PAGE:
The sugar beet harvest is getting back on course after wet weather delayed lifting in December, according to British Sugar.

Unusually wet weather last month disrupted harvest and soggy field conditions prevented many farmers from lifting beet.

Farmers in low-lying areas with land still flooded were this week continuing to report problems lifting the crop. However, those on higher fields, where soils have drained quickly, were back harvesting.

British Sugar said this year’s sugar beet lifting campaign was about 60% complete and factories were processing beet as normal.

A spokesman for the company said: “All arable crops have faced challenging harvesting conditions this year and sugar beet has been no exception. Growers, hauliers and harvesting contractors deserve great credit for keeping factories supplied with beet under difficult conditions.

“Harvesters have resumed operations following the Christmas period and factories are well supplied with beet. The campaign is expected to finish around the normal time at the end of February.”

Cambridgeshire grower John Goodchild said the sugar beet harvest was about 80% complete on Wednesday (9 January) when usually it would be about 85% finished by now.

“It has been one of the wettest autumns I can remember for beet-lifting. We have probably lost up to 10 days when we couldn’t get on because it was too wet,” he said.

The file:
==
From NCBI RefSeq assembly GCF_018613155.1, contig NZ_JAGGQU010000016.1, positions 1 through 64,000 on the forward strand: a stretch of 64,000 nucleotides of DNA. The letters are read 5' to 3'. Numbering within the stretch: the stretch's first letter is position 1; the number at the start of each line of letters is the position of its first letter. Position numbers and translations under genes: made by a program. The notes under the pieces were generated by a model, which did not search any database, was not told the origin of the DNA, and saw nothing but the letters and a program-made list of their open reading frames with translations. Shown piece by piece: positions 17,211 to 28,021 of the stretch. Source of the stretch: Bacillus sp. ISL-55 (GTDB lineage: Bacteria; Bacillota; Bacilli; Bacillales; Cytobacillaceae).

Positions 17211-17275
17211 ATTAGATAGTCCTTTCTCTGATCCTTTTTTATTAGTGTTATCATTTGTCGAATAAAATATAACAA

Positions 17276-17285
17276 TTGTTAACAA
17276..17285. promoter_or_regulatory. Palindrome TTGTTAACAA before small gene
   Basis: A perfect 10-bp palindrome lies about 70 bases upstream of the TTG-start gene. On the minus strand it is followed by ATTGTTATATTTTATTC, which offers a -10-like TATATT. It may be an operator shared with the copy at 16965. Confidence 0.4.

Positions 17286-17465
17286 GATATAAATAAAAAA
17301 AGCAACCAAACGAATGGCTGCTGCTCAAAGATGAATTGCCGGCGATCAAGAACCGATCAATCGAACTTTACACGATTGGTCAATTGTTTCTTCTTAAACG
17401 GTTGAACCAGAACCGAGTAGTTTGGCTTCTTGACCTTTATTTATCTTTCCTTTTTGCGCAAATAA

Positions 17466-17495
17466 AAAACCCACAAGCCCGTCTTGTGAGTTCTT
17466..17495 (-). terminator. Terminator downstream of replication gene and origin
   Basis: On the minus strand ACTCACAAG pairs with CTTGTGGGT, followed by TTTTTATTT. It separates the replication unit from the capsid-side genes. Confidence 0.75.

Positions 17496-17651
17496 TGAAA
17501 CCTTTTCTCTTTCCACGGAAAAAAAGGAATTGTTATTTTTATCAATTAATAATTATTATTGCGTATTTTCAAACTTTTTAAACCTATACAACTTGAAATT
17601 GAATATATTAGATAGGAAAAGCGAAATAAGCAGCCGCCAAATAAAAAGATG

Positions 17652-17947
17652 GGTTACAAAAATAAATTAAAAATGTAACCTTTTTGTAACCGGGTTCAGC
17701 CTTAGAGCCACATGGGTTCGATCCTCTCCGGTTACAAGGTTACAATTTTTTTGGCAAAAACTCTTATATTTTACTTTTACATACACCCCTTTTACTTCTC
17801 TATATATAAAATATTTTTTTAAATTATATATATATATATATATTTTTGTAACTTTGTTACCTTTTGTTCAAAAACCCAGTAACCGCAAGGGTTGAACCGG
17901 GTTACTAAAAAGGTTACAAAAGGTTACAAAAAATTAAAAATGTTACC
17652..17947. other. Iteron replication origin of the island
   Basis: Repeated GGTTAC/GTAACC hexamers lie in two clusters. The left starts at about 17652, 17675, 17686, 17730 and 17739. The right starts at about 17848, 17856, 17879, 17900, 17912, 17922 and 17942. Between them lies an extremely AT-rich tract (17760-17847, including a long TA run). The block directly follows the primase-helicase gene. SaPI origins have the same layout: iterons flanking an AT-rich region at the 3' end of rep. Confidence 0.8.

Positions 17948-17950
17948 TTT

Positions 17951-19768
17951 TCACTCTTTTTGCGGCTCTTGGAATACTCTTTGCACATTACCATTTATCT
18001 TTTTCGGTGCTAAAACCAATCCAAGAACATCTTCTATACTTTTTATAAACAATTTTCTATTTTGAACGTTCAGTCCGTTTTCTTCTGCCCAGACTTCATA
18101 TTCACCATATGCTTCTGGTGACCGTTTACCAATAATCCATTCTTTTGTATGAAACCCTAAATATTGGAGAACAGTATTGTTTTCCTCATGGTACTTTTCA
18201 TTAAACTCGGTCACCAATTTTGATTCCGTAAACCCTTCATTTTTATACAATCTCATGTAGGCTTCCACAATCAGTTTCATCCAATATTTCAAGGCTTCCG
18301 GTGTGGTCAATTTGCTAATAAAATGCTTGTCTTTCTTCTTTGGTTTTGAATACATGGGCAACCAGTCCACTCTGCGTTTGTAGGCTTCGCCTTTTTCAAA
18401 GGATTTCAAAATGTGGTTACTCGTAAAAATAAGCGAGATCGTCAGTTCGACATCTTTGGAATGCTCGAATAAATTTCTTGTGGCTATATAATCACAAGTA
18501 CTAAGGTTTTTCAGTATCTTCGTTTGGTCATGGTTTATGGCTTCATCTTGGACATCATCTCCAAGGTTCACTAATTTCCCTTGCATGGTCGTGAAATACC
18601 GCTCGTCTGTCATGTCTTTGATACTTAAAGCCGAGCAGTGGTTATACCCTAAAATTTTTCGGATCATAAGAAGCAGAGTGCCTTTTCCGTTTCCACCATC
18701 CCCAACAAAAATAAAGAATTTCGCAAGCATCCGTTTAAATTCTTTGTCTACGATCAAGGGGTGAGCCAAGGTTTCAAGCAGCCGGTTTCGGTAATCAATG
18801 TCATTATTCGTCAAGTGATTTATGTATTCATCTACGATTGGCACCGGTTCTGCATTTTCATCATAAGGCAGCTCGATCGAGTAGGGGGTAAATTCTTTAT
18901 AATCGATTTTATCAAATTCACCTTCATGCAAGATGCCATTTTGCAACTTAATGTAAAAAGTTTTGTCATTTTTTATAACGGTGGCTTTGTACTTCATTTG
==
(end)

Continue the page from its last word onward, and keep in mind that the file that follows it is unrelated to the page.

“But we have just had our best run of dry weather – about a week – which has helped.

“I’ve got about 1,200 acres still to harvest, which is achievable if the weather does not go bananas from now on. We have still got some heavy land – about 250 acres – on boulder clay that does worry me.”

Mr Goodchild said yields were “up and down” and ranging between 65 and 80t/ha with typically about 17% sugar content.

“It’s a case of no sun, no sugar – that’s the tale of this season,” he added.

Lincolnshire beet contractor Andrew Baxter, of JH Baxter and Sons at Sleaford, had about 525ha (1,300 acres) of 2,830ha (7,000 acres) of sugar beet left to harvest on Wednesday (9 January).

“We run four big tanker machines and they have all been working now since the end of last week,” he said.

“But there are still a lot of fields where we have not been able to go out due to the wet conditions.”It’s easing a bit and the weather forecast is better. I just feel sorry for beet growers in Yorkshire where many fields are still under water. They’re having a difficult time supplying factories.”

  • The British Beet Research Organisation (BBRO) hosts its 2013 Winter Conference at The Exec Centre in Peterborough on 5 February.

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